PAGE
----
Standards of good oral hygiene are critical for the success and functionality of the implants and restoration. The best way to prevent infection and ensure healing is to keep your mouth clean. Clean your mouth thoroughly after each meal beginning the day after surgery. Use a soft bristle toothbrush and toothpaste after meals and at bedtime. Use of a dental waterpik is highly recommended to irrigate underneath the denture to flush out debris. DO NOT begin use of the dental waterpik until you are directed by your surgeon to do so.
Minimal bleeding is expected after this implant procedure. The best way to stop bleeding is to place a damp piece of gauze in the mouth and gently bite for 30 minutes. Rest quietly with your head elevated. If bleeding continues, use gauze for an additional 30 minutes. Pink or blood-tinged All On 4 Post-Op Instructions saliva may be seen for 2-3 days following the surgery and does not indicate a problem. Suture material may last 2 to 3 weeks and should be left alone.
Swelling is the body’s normal reaction to surgery and healing. The swelling will not become apparent until 24 hours after surgery and will not reach its peak for 2-3 days. After this time, the swelling should decrease but may persist for 7-10 days. Swelling may be minimized by the immediate use of ice packs. Apply the ice packs to the outside of the face 20 minutes on and then 20 minutes off while awake for the first 24 hours. After 48 hours, begin use of a warm, moist compress to the cheek.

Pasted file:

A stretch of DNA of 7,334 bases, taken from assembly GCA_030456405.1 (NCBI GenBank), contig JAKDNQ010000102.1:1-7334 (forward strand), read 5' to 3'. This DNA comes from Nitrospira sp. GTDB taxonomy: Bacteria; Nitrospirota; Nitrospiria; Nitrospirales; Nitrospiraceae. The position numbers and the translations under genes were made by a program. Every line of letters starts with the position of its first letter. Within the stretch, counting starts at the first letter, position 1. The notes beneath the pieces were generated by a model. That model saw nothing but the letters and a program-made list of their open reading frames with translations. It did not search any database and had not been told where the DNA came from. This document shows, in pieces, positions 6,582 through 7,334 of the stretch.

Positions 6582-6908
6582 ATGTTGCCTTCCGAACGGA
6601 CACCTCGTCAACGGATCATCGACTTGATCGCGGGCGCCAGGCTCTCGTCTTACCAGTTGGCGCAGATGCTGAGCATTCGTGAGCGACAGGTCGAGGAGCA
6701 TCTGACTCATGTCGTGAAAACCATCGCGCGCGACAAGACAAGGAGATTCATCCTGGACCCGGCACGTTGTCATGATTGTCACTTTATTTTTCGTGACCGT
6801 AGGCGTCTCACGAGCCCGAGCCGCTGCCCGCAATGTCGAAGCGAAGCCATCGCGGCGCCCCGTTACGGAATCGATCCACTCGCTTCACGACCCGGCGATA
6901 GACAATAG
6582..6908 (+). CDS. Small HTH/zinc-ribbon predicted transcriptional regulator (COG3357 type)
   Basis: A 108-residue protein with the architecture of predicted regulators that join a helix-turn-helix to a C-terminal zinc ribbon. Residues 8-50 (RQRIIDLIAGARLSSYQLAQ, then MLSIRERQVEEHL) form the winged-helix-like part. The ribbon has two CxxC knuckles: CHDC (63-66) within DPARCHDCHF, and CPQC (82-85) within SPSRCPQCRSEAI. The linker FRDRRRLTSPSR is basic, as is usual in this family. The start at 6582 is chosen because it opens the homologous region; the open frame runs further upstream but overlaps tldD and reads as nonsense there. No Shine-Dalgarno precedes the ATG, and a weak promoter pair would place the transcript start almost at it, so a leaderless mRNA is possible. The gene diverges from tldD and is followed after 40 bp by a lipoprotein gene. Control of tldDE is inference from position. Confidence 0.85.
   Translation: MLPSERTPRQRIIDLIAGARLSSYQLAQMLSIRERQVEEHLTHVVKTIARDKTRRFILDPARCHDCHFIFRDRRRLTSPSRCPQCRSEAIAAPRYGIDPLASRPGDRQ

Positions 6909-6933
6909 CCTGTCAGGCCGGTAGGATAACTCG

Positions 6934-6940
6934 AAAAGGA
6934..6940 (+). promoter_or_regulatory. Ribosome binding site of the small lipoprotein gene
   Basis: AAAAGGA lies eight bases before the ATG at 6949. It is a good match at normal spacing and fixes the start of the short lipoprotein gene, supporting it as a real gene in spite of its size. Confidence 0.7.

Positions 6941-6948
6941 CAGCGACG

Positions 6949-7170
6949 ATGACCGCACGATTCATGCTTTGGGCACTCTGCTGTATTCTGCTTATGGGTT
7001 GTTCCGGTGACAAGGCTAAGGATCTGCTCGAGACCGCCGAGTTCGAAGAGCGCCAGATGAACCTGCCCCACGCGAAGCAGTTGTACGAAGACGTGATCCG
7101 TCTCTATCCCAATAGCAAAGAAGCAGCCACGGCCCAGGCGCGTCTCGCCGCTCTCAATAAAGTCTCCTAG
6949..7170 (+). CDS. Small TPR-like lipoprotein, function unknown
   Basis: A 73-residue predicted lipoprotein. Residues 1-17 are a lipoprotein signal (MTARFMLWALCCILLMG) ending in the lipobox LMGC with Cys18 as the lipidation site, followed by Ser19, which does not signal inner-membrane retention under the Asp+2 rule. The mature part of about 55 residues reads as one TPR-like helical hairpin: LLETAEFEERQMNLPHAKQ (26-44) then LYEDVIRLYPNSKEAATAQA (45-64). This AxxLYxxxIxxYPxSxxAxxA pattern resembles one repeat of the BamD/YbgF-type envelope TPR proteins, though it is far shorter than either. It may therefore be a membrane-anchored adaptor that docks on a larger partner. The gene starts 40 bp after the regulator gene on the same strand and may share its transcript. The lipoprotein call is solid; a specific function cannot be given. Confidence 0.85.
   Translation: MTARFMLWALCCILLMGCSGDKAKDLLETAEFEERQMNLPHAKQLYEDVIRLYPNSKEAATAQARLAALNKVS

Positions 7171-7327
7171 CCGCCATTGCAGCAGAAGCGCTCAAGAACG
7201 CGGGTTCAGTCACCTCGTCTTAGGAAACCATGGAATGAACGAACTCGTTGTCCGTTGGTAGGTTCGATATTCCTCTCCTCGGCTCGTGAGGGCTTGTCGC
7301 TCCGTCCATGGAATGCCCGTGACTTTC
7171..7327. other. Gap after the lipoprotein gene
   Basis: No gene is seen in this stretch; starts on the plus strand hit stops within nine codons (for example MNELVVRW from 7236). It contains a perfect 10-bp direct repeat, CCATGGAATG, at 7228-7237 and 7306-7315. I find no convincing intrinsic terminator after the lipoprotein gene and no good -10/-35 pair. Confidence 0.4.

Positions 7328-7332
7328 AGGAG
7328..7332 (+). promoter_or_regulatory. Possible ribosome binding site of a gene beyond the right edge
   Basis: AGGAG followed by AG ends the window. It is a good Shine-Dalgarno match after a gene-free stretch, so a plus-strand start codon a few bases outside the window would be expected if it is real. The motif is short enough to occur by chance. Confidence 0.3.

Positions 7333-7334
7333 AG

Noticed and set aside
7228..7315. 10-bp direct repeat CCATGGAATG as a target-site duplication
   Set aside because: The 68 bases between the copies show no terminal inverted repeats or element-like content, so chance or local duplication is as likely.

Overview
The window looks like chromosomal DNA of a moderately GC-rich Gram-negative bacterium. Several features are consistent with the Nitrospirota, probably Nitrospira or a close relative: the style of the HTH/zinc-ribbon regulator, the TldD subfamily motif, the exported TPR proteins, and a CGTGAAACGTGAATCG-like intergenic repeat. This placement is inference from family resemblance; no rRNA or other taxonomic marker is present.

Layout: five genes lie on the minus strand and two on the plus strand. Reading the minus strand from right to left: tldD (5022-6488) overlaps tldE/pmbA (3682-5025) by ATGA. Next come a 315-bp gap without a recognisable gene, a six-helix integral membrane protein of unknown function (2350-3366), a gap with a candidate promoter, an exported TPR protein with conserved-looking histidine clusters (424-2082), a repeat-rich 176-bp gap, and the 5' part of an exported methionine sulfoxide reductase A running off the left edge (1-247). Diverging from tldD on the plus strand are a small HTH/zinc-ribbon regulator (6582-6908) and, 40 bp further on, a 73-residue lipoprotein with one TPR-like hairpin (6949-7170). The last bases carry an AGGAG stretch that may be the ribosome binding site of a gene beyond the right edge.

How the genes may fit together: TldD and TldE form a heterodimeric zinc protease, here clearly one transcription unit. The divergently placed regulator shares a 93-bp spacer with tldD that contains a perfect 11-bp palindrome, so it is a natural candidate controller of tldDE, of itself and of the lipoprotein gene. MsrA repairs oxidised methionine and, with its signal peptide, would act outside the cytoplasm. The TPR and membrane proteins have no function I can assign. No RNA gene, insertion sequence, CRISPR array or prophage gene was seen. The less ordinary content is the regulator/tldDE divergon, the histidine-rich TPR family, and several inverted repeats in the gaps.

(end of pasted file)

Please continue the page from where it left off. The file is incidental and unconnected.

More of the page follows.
Medication / Pain
Unfortunately, most oral surgery is accompanied by some degree of discomfort. If you do not have an allergy to nonsteroidal anti-inflammatory medications (Ibuprofen, Motrin, Advil) we recommend taking this prior to the local anesthetic wearing off. More severe pain may require a narcotic pain medication. Narcotic pain medication will make you drowsy, do not drive or operate mechanical machinery while taking the prescription. Alternate Ibuprofen (2 tablets / 200mg each) and the narcotic medication every two hours if needed. Once you feel like you can stop the narcotic, use Ibuprofen or Tylenol. You may also be prescribed an antibacterial mouth rinse which should be used twice daily in the first two weeks following implant surgery. Post-operative antibiotics should be taken as directed and always take entire course of the prescription. All medications should not exceed the recommended dosage. *NOTE: If you are taking PLAVIX or COUMADIN, do NOT take Ibuprofen or Aspirin products.